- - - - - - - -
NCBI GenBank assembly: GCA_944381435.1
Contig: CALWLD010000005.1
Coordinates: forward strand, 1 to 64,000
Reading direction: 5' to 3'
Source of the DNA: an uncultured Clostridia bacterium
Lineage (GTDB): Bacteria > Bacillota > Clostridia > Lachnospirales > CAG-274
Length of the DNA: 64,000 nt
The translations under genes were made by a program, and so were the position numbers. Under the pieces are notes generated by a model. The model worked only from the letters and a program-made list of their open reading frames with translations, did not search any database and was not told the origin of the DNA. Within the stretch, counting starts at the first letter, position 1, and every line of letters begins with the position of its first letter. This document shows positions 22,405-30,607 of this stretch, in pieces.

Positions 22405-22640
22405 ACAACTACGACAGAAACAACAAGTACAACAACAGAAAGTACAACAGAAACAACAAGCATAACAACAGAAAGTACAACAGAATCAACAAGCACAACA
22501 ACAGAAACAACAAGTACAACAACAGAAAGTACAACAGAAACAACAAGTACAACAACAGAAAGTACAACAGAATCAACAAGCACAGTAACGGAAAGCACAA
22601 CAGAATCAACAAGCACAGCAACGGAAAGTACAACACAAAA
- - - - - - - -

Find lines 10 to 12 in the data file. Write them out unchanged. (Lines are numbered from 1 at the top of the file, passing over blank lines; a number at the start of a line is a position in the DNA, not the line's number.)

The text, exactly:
22405 ACAACTACGACAGAAACAACAAGTACAACAACAGAAAGTACAACAGAAACAACAAGCATAACAACAGAAAGTACAACAGAATCAACAAGCACAACA
22501 ACAGAAACAACAAGTACAACAACAGAAAGTACAACAGAAACAACAAGTACAACAACAGAAAGTACAACAGAATCAACAAGCACAGTAACGGAAAGCACAA
22601 CAGAATCAACAAGCACAGCAACGGAAAGTACAACACAAAA